Gellar, who also produces this soapy thriller, plays twins Bridget Kelly and Siobhan Martin, who couldn't be more different in their lifestyles, but are unbelievably identical in their appearance. That's my main problem with the series, but a little more background is required before I get into it.
Siobhan, on the other hand, could be a candidate for a new cast member of “Real Housewives of New York.” She’s pampered, primped and totally bitchy to everyone around her. Siobhan loves Siobhan, as you can see by the giant photo of her face on the wall of her apartment. And she’s obviously been bored, as she seems to relish ruining lives around her. The world is her playground, and anyone nearby could be her toy. She’s sleeping with her best friend’s husband (Kristoffer Polaha), has a we’re-only-married-in-name arrangement with her husband (Ioan Gruffudd).
When she reunites with Bridget, she seems to want to help her sister out, but mysteriously disappears while on a boat ride. Bridget, thinking her sis has taken her own life, decides to become Siobhan because no one but her sister knows she came to visit.
She soon learns that Siobhan's life wasn't as simple or perfect or safe as she assumed.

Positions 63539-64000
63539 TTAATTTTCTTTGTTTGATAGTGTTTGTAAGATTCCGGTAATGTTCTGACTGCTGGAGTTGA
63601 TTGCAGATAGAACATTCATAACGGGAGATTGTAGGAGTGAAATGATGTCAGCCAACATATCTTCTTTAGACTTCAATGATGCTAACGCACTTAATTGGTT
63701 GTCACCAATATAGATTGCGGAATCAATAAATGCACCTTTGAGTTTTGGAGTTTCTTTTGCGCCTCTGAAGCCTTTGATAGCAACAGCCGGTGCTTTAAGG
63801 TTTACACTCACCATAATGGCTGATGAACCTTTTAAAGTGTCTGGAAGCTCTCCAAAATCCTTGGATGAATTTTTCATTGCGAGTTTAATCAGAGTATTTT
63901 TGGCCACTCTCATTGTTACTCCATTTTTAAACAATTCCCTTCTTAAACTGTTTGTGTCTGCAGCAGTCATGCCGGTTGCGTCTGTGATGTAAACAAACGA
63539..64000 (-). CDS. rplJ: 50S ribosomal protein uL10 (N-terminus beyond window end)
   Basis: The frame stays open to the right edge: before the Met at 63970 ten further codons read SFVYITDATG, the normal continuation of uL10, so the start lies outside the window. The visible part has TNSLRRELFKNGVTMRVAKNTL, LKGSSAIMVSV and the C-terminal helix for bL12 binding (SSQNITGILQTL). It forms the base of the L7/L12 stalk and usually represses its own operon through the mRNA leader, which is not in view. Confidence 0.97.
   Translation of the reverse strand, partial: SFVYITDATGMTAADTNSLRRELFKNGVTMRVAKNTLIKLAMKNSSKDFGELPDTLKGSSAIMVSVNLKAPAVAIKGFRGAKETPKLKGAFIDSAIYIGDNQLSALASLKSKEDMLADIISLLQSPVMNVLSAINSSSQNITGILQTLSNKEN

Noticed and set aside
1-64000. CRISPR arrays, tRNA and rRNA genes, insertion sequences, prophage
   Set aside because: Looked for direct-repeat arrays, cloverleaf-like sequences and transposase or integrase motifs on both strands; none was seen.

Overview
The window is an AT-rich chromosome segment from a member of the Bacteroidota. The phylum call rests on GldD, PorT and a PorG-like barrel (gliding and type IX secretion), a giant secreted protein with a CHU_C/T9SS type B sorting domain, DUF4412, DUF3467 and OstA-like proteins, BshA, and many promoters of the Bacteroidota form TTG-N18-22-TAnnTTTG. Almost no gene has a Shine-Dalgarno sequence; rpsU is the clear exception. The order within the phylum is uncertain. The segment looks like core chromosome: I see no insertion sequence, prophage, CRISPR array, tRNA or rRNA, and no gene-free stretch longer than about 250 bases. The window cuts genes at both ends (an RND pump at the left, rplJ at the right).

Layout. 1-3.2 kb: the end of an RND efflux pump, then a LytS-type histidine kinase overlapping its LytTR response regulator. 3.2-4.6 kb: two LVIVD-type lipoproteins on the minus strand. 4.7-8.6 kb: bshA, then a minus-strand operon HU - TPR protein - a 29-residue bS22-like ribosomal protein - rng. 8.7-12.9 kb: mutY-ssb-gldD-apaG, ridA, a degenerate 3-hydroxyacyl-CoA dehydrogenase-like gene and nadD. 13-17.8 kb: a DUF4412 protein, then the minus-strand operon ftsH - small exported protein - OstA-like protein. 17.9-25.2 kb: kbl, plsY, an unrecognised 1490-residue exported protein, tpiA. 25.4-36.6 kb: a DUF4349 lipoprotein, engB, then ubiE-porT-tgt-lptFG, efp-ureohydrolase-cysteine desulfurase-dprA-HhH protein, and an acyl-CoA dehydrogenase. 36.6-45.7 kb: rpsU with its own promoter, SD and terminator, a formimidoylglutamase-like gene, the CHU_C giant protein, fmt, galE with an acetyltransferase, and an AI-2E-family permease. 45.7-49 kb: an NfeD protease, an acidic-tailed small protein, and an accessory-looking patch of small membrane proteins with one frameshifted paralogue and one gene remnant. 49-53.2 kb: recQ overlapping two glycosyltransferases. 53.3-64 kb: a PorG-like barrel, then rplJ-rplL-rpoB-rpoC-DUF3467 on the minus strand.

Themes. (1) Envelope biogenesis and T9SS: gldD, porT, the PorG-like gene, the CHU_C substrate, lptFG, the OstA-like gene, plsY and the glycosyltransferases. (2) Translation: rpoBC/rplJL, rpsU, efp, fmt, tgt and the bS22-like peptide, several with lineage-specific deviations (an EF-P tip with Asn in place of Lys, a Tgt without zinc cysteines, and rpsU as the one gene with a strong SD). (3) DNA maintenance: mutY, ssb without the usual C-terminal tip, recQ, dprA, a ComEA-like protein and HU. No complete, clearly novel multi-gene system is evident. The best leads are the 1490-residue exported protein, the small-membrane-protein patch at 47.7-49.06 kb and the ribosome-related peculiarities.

That sounds intriguing, right? And it may end up being far more interesting than what viewers will see in the first episode. They’ll have to first get past the fact that no addict, no matter how identical they may be, could pass for a woman who probably spends two days a week at a spa and sees a stylist or manicurist on a regular basis.
“Have you lost weight?” both her husband and her bestie (Tara Summers) ask her. Yeah, because I was an addict! See my rotten teeth too? And my ratty ass hair?
OK, so I’m having a real problem with the idea that Bridget could get away with this switch for even one second.
If you can look past that, you’ll still have to deal with a story so dense it takes a couple long expositional scenes to explain it all.
At least Gellar’s the one doing the explaining. I loved her as the snarky, smart Buffy. And although “Ringer” takes itself far too seriously (really, the show could use a couple lighter moments), Gellar’s Bridget has a bit of Buffy’s attitude. She plays both sisters rather low-key, however, spending a lot of time simply looking surprised when she’s Bridget-being-Siobhan.
Hopefully the writer’s will give her more interesting things to do as we go along. I think it’ll happen, because there’s a delicious twist toward the end of the premiere that does have me curious for more.